( 1694 - 1770 )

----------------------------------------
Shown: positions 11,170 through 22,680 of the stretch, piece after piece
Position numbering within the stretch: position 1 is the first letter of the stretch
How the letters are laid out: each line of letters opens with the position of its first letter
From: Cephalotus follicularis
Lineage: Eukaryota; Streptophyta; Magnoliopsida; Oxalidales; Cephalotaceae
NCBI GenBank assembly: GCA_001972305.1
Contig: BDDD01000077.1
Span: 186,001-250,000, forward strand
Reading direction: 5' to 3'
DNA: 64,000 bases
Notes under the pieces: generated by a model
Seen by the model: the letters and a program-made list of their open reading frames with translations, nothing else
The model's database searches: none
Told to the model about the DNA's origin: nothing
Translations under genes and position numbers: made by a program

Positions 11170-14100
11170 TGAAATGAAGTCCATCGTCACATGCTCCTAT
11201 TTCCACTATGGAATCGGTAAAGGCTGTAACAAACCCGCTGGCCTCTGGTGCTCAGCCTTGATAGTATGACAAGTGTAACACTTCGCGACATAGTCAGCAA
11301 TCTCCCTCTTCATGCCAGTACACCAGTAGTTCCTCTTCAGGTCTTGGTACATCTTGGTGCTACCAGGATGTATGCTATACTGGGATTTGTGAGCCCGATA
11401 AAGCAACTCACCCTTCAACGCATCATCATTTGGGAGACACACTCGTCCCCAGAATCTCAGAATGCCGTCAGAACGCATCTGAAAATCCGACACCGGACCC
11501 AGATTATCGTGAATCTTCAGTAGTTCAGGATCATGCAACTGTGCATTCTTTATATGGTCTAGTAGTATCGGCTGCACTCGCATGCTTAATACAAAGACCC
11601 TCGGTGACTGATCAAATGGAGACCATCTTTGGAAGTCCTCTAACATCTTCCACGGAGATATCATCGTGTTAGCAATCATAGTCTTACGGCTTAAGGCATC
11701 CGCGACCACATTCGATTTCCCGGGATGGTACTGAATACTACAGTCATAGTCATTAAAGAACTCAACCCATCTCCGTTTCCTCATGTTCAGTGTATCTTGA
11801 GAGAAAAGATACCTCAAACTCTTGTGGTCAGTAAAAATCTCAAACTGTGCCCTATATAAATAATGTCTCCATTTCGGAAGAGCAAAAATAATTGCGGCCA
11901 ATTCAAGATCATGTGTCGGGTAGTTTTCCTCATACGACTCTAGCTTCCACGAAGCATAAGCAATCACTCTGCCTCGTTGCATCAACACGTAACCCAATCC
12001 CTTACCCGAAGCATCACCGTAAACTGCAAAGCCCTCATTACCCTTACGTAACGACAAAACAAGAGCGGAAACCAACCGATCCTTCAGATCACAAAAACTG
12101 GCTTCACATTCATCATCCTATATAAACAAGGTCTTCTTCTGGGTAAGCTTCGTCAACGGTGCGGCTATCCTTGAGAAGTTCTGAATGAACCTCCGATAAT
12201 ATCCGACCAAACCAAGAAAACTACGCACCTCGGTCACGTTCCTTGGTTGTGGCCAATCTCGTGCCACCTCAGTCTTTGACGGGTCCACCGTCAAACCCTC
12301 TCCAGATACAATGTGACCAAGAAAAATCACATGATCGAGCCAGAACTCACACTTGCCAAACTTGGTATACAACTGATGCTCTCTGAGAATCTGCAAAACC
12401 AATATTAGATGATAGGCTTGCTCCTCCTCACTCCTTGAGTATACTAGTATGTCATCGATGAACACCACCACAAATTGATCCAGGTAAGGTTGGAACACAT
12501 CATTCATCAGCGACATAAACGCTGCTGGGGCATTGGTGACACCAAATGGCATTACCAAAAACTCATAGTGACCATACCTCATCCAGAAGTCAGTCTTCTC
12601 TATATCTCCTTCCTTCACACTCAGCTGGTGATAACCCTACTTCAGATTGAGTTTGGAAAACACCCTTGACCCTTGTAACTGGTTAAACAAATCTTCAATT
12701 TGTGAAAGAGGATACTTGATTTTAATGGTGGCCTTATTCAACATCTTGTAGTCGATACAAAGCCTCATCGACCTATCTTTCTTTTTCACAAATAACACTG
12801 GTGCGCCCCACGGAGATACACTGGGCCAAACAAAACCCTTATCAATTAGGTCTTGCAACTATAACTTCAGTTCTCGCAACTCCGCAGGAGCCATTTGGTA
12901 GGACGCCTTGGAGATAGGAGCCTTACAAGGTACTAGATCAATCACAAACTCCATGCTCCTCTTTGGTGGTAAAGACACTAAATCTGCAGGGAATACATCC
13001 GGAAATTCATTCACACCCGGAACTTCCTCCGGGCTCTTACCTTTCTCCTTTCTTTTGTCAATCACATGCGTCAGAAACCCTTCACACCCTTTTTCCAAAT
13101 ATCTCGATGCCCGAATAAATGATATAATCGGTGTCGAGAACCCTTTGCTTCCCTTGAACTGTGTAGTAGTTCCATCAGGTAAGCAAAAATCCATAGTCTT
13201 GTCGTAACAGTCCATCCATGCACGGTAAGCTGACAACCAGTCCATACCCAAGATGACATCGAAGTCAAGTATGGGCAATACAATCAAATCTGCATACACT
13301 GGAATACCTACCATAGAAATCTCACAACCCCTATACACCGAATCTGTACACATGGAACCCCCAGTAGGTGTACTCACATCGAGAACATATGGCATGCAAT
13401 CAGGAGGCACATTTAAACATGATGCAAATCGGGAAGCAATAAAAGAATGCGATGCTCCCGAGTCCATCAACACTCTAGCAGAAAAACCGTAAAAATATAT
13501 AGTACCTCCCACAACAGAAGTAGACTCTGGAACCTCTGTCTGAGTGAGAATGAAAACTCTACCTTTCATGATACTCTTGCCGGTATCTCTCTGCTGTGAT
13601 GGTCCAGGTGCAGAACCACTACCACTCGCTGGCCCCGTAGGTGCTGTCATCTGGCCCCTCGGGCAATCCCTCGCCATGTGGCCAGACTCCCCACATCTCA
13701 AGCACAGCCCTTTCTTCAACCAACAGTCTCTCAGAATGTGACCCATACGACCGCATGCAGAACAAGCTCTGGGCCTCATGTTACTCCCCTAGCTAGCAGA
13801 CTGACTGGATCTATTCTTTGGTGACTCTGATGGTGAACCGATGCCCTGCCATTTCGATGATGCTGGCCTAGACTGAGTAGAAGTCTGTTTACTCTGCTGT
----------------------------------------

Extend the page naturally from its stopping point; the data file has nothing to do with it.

Born in Westminster to Huguenot parents, Crespin was apprenticed to Jean Pons in 1713. His first marks were entered between 1720 and 1721, when he was described as being free of the Company of Longe Bowe String Makers. From 1720 until about 1760 Crespin conducted business from his address in Compton Street, Soho. He then retired with his wife and daughter to Southampton, where he died at the age of seventy-six. From the outset of his career Crespin distinguished himself as a goldsmith of the greatest ability, attracting patronage from the sovereigns of England, Portugal, and Russia. Although his was apparently a less prolific workshop than Paul de Lamerie's, his most important clients, such as the Prince of Wales and the dukes of Devonshire, Marlborough, and Portland, give some indication of the strength of his reputation. While some of his surviving works, such as the soup tureen of 1740 in the Toledo Museum (Grimwade 1974, pl. 25), testify to his outstanding skills, many of his greatest pieces, such as a "fine silver bathing vessel" made for the king of Portugal in 1724, have been lost.